Ian Wilson had recently come out, and fallen in love. He carefully planned when he would introduce his new boyfriend to his kids. Then life intervened.
I had been a “straight dad” for years, and then after deep soul searching, came out.
I’ll never forget the first time Jesse, my partner, met my son Henry.
My ex-wife Laura and I were in agreement that any new romantic interests in our lives would be waiting a while before they could meet the kids. Our first timeline was a year; but we only made it six months.
Jesse and I were running errands with his mother and I had to make a stop by Laura’s house for some reason or another on our way to the store. Upon opening the door I was assaulted with the usual loving barrage of hugs and kisses and cries of “Daddy!” I had to explain that I was only stopping by on my way to the store. Henry looked up at his mother and me and asked if he could go, too.
Laura looked at him, looked at me, shrugged and said, “Okay.”
To which I replied in a voice far too high-pitched with excitement, “Really?!”
Jesse and I had been together six months by that point, and I had even moved in with him for a month while I found a place to live that I could afford on my own. By my count we still had six months to go before he was supposed to meet our kids. That’s not to say I didn’t look forward to bringing together these two disconnected parts of my life — the man I had come to love and my children, whom I loved more than anything else — but it was a shock to have it become an unexpected reality with just one word.
The shopping trip was uneventful, but I’ll always remember that simple “okay” that began the process of bringing my two worlds together.
But that was just the first step.
We began with a few play dates, and a shopping trip here and there to give Jesse plenty of chances to become better acquainted with both Henry and Laura. From the beginning Jesse, Laura and I have been in complete agreement: the kids come first.
Laura and I are committed to co-parenting and making sure that we both maintain an active role in raising our kids, so 100% confidence on both sides is necessary, especially in something as major as introducing a romantic partner. We figured that the best we could do was to try to minimize any sense of instability that came along with a situation like divorce. And from the beginning, Jesse has also understood that the kids always come first.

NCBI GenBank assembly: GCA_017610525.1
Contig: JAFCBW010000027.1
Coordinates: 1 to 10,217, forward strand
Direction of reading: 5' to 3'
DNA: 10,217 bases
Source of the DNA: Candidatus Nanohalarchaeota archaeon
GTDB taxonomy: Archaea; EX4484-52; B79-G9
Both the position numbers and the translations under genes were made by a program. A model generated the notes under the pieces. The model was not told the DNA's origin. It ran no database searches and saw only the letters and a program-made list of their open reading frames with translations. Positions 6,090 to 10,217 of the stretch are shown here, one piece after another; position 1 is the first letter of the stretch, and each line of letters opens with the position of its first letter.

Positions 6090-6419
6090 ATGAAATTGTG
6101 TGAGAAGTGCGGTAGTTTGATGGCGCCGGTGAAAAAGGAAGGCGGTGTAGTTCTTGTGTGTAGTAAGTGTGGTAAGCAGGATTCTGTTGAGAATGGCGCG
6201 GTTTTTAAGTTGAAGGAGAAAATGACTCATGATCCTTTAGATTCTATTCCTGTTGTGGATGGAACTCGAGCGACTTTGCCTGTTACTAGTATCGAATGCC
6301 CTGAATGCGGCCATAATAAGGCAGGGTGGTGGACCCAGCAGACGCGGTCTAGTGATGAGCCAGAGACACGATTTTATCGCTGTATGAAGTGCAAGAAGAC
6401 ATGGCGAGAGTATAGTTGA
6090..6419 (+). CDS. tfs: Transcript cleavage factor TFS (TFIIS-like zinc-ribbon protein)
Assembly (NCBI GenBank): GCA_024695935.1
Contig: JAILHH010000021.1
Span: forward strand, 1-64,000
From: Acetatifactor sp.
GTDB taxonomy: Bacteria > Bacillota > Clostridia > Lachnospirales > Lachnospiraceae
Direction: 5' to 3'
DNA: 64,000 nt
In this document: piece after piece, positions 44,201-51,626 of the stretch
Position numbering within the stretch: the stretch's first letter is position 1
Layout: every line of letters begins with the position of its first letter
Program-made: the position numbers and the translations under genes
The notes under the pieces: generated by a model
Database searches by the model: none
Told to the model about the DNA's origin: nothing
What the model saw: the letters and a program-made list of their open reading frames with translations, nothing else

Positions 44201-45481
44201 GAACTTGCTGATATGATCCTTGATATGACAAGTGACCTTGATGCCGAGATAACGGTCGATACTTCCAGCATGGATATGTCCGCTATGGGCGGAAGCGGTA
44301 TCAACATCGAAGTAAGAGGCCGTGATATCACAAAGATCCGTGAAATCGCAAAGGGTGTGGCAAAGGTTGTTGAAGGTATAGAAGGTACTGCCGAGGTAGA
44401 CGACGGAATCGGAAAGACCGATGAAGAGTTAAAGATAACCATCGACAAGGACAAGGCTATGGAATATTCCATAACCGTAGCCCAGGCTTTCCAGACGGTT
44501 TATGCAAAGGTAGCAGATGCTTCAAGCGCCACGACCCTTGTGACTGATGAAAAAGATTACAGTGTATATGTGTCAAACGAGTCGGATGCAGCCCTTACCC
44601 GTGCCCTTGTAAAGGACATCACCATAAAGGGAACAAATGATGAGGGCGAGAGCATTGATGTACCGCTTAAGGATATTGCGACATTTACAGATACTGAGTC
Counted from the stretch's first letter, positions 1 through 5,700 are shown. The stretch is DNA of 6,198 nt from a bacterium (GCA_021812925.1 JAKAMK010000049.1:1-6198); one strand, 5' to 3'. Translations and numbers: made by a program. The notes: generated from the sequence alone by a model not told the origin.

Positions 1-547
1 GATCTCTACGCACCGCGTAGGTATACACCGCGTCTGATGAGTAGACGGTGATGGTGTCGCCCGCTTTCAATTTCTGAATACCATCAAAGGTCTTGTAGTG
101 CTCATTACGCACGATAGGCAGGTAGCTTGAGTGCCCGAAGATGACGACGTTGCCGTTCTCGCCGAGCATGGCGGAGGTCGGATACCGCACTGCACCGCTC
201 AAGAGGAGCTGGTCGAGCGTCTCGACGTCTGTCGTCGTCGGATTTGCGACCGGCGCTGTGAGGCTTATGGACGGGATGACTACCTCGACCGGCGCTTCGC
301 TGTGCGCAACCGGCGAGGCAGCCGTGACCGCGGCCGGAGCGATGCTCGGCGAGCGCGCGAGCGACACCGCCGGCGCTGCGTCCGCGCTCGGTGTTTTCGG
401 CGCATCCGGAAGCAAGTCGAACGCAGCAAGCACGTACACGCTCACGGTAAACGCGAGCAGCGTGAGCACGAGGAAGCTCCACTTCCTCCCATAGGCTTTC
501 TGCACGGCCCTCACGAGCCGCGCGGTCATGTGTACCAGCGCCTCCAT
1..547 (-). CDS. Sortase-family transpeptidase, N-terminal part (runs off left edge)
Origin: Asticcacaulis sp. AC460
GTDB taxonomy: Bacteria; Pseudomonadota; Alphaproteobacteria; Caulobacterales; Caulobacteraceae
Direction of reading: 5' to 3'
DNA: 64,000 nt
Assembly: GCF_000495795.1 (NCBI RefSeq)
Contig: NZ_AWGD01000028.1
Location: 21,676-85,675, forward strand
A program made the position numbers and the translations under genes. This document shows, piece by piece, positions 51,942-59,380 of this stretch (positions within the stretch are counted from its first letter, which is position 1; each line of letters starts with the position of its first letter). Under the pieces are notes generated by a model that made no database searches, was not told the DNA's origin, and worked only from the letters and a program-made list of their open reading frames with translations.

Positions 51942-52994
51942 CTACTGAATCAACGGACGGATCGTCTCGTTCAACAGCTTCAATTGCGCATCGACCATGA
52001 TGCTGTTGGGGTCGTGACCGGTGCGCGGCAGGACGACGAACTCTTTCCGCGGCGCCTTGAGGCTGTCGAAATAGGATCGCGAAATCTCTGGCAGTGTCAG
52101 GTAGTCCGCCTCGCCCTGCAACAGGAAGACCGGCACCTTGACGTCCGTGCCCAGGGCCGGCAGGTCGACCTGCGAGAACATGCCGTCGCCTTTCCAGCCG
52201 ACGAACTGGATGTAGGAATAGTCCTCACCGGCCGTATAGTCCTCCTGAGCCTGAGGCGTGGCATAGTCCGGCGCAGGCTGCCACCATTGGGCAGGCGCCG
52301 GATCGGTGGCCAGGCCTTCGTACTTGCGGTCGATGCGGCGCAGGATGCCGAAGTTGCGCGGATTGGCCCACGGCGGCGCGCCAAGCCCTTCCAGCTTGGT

And then there are the growing pains.
I’ve explained our rapidly developing relationship with Jesse and his family to Henry and Lucy by saying that our family is simply growing. Grasping the roles that we all fill in our new family dynamic hasn’t been easy for the kids, nor does the explanation that the reason daddy doesn’t live at home anymore is because he likes boys. In the heteronormative world we live in there’s not a lot of programming on Netflix to introduce to a child the concept of a same-sex couple. The word “gay” doesn’t really mean anything to a 5-year-old; it underscores the fact that we all start with a blank slate. Discrimination is a learned behavior.
While the kids accept the situation, and certainly love Jesse and his family, they haven’t yet been able to grok it to their satisfaction. It’s going to be an interesting journey as they grow in years and perception, slowly understanding how our family came to be.
In the meantime, it’s the job of the three adults in their lives to show them that we are a family rooted in love, understanding, and honesty.
Originally appeared on www.gayswithkids.com
Photo: Flickr/Lala Caglde